Montpellier x2. Work, work, work, and then give ourselves  a break by counsurfing in the evening. It’s the first time we’ve ‘surfed since Bordeaux, and basically we’re doing it ’cause we need a shower, but we really plan to busk more! As always, couchsurfing has it’s own agenda and we end up spending the night with Ys and her college friends as they party late into the night. One thing of note: French people make awesome pasta.

dogs bath in the fountain in Montpellier


Wednesday June 26th

Montpellier x3. Nah, we’re kinda tired of this town. Again, 12-15€ per hour is acceptable, but only okay. The deal is sealed when we are 1) bribed to leave our favorite spot by an ice-cream vendor and, 2) mistaken for homeless beggars outside of the Carrefour. So we walk out of Montpellier and get an instant hitchhike ride to Avignon. Booyah!

Thursday June 27th

avignon by the river oh yeah


Avignon. HOLY STREET PERFORMER, I’ve never seen so many buskers in one town in my life! Apparently there’s a theater festival approaching and everyone’s come for the party. We have Leon, the German-born, Flamenco-fusion guitar player. Then there’s Tony, the escaped-from-a-commune English punk rocker, Cesar, the tri-lingual Argentinian caricature maker, the gold statue woman, the gold statue man, the balloon blower, the gypsy accordionist, the 3-piece gypsy band, Polish Zorro (who has anger management issues), the Spanish flamenco-duo, random street kid with a didgeridoo… What to do? Play-play-play for our desperate 30€ in four hours. The only thing left to do is get drunk with the Polish immigrants at the end of the night.

Friday June 28th

Avignon x2. Holy street performers who are not doing so well! Leon with the professional set-up and the escape van has been cleaning up, but everyone else is complaining. So much so, that we actually convince English Tony to leave town with us. Well, we can bus out of town together, but hitchhiking will be difficult with three. We let Tony stage himself before the pèage, and we slip behind the toll booth. It’s good to be cute Americans: we get a quick ride to Orange and wave goodbye to Tony.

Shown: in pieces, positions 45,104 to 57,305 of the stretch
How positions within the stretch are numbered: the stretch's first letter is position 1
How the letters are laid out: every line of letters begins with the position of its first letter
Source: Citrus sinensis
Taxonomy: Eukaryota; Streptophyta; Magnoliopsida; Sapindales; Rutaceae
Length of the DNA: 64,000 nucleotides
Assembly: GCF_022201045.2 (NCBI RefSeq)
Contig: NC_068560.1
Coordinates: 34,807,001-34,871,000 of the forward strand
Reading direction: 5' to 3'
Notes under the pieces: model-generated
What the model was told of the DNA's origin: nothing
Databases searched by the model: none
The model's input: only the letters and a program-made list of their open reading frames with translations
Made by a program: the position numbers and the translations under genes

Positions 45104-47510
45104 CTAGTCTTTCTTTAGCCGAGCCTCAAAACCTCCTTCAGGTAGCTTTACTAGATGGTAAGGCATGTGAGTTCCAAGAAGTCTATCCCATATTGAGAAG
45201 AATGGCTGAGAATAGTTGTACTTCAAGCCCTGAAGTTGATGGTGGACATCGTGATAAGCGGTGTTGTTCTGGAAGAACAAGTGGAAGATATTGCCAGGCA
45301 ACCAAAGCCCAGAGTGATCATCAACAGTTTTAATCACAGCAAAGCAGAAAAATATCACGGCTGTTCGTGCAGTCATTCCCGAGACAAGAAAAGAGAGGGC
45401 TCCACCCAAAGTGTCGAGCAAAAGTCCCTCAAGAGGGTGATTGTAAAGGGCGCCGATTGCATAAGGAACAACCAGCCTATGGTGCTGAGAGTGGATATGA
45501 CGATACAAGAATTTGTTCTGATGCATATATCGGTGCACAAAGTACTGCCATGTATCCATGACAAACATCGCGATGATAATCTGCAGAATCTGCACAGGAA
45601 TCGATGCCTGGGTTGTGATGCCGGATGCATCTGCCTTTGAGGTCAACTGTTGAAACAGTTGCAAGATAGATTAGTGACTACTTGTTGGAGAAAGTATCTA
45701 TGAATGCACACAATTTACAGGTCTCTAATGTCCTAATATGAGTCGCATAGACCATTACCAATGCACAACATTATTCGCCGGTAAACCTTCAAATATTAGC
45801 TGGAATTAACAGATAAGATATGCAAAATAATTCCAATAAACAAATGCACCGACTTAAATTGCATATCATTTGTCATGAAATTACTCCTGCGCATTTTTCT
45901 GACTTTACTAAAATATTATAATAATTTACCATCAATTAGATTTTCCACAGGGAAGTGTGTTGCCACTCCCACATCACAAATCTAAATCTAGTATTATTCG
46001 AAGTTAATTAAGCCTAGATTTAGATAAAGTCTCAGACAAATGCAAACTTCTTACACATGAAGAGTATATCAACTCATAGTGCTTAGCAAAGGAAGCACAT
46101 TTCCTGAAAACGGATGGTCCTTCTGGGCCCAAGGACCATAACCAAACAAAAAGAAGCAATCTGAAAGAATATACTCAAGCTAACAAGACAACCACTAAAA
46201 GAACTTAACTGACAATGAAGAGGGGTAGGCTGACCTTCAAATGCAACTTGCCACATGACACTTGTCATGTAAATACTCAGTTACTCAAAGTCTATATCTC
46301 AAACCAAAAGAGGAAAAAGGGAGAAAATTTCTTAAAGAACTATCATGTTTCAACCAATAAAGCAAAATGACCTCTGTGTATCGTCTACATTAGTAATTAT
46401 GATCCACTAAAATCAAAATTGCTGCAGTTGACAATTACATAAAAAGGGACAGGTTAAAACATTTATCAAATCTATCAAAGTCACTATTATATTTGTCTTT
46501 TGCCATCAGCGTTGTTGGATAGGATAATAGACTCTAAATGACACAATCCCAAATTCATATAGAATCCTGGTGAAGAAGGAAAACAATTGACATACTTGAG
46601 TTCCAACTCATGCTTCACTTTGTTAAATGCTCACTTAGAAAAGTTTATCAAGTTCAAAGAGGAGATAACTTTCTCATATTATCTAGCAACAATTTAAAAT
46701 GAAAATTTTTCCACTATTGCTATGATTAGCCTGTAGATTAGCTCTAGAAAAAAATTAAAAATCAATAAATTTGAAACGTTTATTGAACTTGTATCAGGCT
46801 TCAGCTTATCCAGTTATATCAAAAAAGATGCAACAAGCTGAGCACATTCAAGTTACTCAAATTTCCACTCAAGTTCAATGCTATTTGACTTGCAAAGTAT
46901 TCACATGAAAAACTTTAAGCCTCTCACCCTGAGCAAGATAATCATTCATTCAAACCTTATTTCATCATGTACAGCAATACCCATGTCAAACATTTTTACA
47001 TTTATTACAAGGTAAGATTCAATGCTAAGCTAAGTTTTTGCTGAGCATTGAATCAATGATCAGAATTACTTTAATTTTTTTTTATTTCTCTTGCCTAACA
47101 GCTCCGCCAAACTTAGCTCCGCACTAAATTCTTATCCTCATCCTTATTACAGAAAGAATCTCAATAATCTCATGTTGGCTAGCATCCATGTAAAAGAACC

fuck you orange France

fuck you orange

Saturday June 29th

Orange. We busk our hearts out for this sleepy town and then…boom! get shut down. The police suggest we go to Avignon, “there’s a place for people like you to make your music.” Hahahaha. We have a different plan, and head for the North. After 3 hours in the sun, we finally get a ride from a Quebeçois woman, Josee, who takes us all the way to Lyon. Yay! Conversation is limited because she doesn’t speak much English, and our French – well, you know. But Josee still stops with us in Vienne to check out the cathedrals and drink a beer. Plus Bon Jovi sing-alongs in the car. Awesome!

Sunday June 30th